The role of the FADD adaptor in cancer was initially demonstrated by generating RAG-1 deficient transgenic mice that target expression of a FADD dominant negative mutant in lymphocytes. With age these mice developed thymic lymphoblastic lymphoma, whereas FADD+/+ RAG-1-/- mice did not [34]. Moreover, thymic lymphoblastic lymphomas were never observed in FADD-/- RAG-1+/+ or FADD-/- RAG-1+/- mice, demonstrating that absence of FADD expression was necessary but not sufficient to induce tumor development in this model [34]. These results were the first demonstration that FADD adaptor can act as a tumor suppressor in vivo.

Using a mouse model of thyroid adenoma/adenocarcinoma, we showed spontaneous disappearance of FADD protein expression during the course of tumor development [35]. The so called gsp transgenic mice expressed an oncogene specifically in thyroid follicular cells (TFC), and developed thyroid hyperplasia that eventually transformed into hyperfunctioning adenomas or adenocarcinomas around the age of 8 months [36]. The fact that gsp mice developed hyperfunctioning adenomas or adenocarcinomas belatedly suggested that oncogene expression conferred a predisposition but that an additional event was necessary for thyroid tumor development. We found that FADD protein was highly expressed in all non-pathological and in almost all hyperplastic thyroid glands from gsp mice. In contrast, thyroid adenoma/adenocarcinoma expressed low or no FADD protein [35]. These results raised the possibility that loss of FADD protein expression could be an additional event contributing to tumorigenesis, and suggested that FADD plays a role as a tumor suppressor.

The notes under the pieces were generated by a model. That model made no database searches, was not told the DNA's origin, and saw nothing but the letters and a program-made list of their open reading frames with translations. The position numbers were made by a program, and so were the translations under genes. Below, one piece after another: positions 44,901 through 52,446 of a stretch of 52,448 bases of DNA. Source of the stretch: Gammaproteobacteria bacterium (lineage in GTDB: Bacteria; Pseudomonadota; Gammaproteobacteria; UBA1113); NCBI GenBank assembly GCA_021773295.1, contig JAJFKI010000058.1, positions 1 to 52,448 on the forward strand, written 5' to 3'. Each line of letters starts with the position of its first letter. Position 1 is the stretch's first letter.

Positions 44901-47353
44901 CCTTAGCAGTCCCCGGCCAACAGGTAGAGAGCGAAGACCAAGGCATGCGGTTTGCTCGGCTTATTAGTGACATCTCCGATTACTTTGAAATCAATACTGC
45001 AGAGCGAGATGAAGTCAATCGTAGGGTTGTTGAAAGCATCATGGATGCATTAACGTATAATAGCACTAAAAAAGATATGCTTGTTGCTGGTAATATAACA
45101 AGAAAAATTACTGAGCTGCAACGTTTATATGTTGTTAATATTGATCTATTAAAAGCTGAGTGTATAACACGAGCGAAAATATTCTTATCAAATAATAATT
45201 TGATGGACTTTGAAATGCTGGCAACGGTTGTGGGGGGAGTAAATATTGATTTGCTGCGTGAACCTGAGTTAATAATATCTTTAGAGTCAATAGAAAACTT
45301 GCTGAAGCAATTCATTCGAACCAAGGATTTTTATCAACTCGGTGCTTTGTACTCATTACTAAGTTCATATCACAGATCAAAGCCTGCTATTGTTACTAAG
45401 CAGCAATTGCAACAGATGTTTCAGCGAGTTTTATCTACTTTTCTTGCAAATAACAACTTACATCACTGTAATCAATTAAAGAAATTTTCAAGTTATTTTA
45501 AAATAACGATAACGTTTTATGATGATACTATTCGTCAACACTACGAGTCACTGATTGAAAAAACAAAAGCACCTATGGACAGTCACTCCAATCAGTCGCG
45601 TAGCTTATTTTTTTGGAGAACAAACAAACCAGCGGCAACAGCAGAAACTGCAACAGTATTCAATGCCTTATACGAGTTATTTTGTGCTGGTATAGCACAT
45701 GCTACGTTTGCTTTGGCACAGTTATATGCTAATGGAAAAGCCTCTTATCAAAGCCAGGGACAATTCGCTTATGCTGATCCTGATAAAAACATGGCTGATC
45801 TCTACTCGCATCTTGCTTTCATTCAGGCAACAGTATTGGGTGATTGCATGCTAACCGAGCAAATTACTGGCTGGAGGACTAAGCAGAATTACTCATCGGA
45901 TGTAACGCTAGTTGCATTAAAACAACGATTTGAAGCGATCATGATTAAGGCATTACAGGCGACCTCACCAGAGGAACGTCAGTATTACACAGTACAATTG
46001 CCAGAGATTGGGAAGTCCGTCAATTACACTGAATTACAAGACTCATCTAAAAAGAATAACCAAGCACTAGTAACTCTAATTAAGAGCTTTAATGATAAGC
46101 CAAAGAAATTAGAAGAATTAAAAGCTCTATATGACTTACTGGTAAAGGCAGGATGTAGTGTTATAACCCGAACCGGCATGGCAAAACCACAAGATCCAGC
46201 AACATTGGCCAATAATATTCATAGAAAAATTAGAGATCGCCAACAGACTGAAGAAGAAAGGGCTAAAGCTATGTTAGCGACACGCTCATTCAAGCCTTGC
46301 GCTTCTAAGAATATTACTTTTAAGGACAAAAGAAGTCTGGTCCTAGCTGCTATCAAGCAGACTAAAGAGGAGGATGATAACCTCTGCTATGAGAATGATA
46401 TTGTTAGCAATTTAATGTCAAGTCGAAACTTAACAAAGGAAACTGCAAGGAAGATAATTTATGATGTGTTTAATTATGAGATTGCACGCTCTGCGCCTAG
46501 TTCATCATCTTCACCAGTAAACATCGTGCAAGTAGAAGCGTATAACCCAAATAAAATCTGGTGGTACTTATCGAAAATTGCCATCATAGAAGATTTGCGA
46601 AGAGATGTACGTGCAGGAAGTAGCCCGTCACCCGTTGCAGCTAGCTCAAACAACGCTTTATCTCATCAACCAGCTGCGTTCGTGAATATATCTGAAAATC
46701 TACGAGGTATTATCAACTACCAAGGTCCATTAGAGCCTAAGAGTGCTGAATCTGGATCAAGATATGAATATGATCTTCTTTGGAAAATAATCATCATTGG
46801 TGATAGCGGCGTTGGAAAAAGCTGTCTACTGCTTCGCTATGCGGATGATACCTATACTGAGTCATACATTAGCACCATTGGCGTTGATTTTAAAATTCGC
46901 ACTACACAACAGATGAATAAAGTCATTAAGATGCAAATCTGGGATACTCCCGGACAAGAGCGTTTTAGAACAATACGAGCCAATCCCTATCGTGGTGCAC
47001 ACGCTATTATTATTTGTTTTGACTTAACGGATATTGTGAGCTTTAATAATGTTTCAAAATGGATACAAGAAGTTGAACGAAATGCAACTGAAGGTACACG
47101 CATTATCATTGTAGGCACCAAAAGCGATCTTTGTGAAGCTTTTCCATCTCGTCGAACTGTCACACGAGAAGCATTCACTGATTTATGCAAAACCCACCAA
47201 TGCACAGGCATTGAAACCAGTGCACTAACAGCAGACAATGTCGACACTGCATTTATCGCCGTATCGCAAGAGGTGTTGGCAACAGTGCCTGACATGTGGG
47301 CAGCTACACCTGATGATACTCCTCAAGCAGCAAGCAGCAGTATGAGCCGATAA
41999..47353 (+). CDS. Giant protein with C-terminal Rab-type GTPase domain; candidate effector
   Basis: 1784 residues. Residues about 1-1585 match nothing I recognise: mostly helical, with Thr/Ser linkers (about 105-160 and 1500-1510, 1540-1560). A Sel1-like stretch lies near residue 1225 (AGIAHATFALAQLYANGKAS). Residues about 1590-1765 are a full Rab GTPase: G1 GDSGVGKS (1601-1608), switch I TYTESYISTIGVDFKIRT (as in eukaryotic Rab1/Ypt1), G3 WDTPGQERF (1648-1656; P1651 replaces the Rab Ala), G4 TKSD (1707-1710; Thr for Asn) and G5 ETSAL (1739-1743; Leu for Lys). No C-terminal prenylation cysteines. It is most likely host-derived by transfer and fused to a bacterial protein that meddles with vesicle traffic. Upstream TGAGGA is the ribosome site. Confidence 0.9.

We recently showed that absence of FADD protein expression in cancer cells is also a relevant phenomenon in human malignancies [37]. We looked for FADD protein expression in human acute myeloid leukemia (AML) cells. Leukemic cells of most AML patients are resistant to Fas-mediated cell death despite expressing the Fas receptor [38] and/or the FasL molecule [39]. Moreover, chemotherapeutic drugs used for AML treatment can kill target cells via several mechanisms, including death receptor-induced apoptosis [4043]. We performed a retrospective study of 70 consecutive patients with de novo AML treated homogeneously, and found that leukemic cells of 2/3 of patients at diagnosis expressed low or no FADD protein [37]. Moreover, in this cohort of patients, we showed that absent/low FADD protein expression in AML cells at diagnosis was a new independent prognostic factor for poor response to chemotherapy (in terms of complete remission rate, event free and overall survivals) [37]. Importantly, absent/low FADD protein expression in AML cells at diagnosis was a prognostic factor even for patients classified as standard- or good-risk AML cases by cytogenetic and molecular criteria [37]. As a consequence, this new prognostic factor is of clinical importance since it will allow early identification of patients with chemoresistant AML who could benefit from more intensive post-remission therapy.

Absence of FADD confers numerous advantages on cancer cells

The fact that absence of FADD expression was found in different types of tumor cells both in mice and humans strongly suggested that absence of FADD contributed to tumor development. Indeed, lack of FADD protein can confer numerous advantages on pathological cells, which predominantly result in tumor survival/growth gain (Figure 3).

Figure 3
figure 3